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Last Post 3/29/2017 12:01 PM by  Terry Kucera
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henry l


3/29/2017 7:09 AM
    Do the temperatures at the sun's poles differ much from other regions on its surface?
    Tags: temperature, sun, surface, poles

    Terry Kucera

    Basic Member

    Basic Member

    3/29/2017 12:01 PM
    Hi Henry,
    The sun's poles are hot, but solar poles are very interesting places - not just like everywhere else on the sun.

    As you probably know, know Earth's poles are cooler because of the effects of the seasons and the angle of the sun's light hitting them. These are not factors in the sun's temperature because the sun heats itself.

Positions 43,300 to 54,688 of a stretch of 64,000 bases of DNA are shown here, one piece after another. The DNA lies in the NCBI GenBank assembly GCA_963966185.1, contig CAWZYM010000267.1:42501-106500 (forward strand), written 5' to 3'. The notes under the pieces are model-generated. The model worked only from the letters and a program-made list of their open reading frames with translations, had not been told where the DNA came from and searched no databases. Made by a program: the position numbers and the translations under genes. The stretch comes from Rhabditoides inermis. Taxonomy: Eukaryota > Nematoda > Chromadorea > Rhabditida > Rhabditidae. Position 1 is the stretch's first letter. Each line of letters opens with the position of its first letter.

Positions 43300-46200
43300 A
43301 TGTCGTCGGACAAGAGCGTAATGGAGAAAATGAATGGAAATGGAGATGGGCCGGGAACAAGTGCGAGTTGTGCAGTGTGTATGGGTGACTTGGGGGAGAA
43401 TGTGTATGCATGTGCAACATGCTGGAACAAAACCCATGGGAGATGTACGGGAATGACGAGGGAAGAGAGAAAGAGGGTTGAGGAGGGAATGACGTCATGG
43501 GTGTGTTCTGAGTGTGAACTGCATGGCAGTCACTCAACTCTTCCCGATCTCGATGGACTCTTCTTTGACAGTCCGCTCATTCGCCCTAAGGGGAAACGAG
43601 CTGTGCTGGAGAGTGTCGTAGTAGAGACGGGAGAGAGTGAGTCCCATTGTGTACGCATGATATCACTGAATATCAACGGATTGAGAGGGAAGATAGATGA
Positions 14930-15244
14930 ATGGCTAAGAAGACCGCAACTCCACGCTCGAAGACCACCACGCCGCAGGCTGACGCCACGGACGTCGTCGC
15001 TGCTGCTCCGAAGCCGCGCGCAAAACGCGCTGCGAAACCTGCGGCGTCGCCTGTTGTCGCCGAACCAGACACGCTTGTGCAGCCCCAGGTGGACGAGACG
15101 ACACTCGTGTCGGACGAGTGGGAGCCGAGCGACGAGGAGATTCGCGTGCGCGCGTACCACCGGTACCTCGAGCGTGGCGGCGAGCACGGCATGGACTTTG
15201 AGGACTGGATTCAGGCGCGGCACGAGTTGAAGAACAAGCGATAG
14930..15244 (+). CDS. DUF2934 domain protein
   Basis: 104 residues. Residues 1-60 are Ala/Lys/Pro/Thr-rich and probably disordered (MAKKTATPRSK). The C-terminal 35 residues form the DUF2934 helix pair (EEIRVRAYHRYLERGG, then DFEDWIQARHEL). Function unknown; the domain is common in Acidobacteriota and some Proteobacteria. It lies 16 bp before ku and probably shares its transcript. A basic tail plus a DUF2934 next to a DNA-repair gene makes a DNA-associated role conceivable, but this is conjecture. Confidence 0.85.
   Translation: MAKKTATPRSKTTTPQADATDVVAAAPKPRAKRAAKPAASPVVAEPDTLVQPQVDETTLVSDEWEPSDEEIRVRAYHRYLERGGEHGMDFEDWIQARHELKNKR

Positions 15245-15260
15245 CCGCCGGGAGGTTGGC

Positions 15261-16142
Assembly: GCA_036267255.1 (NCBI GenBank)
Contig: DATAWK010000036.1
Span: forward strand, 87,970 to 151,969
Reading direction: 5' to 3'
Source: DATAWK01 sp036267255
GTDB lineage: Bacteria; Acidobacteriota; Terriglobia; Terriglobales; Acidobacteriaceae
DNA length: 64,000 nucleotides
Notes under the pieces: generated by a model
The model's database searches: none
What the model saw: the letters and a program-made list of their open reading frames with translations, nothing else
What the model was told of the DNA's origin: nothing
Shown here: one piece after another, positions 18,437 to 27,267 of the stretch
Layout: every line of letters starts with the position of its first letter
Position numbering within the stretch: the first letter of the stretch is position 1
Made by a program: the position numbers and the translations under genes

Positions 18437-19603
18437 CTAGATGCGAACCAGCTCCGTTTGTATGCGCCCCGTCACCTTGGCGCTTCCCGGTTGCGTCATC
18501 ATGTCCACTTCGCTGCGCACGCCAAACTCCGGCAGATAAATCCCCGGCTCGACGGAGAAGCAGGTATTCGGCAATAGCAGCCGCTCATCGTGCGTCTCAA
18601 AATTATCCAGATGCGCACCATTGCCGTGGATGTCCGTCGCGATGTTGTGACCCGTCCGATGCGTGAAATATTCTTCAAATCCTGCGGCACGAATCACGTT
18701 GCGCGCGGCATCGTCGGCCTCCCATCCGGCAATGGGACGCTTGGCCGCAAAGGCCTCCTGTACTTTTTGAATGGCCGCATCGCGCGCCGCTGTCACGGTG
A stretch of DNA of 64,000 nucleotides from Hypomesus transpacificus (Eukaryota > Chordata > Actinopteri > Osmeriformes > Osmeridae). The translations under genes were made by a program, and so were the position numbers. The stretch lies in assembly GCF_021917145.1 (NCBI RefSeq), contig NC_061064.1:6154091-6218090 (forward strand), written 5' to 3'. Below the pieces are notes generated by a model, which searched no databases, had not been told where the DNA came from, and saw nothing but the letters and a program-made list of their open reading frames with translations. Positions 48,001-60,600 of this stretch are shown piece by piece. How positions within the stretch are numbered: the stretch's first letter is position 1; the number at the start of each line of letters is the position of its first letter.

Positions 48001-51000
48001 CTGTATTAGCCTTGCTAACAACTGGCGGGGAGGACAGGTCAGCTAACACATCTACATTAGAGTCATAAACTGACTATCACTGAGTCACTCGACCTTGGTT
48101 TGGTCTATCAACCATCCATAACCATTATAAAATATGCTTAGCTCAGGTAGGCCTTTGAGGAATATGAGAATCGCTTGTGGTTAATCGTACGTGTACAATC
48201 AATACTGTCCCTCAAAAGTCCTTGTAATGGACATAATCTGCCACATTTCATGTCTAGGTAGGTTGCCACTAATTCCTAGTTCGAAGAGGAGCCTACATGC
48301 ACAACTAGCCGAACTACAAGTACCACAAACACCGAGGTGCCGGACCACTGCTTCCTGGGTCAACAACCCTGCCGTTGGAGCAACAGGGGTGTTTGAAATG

But the Sun is not the same everywhere. When we look at the sun's atmosphere, the corona, in X-ray or ultraviolet light we see that the poles are generally covered by dark regions that we call "coronal holes".
    Here is a picture of the Sun taken today in high energy ultraviolet light by the SDO spacecraft:

    The north pole is pointed away from us a bit, but you can clearly see a big dark area to the south. This is the "hole". All of the Sun's corona is quite hot, a million degrees Celsius or more and that hot material glows in the UV and X-rays. The "holes," however, are dark because there is less of that hot material there. This is because the magnetic fields from these areas open up into the solar system, so that hot atmosphere can escape the sun easily, while in other parts of the Sun the magnetic field keeps it bottled up near the surface.

    These coronal holes are, as I said, usually seen near the Sun's poles, but sometimes they show up in other areas of the Sun too - all part of the Sun's complex, changing magnetic field. That magnetic field and the resulting solar activity are what make the Sun so interesting.

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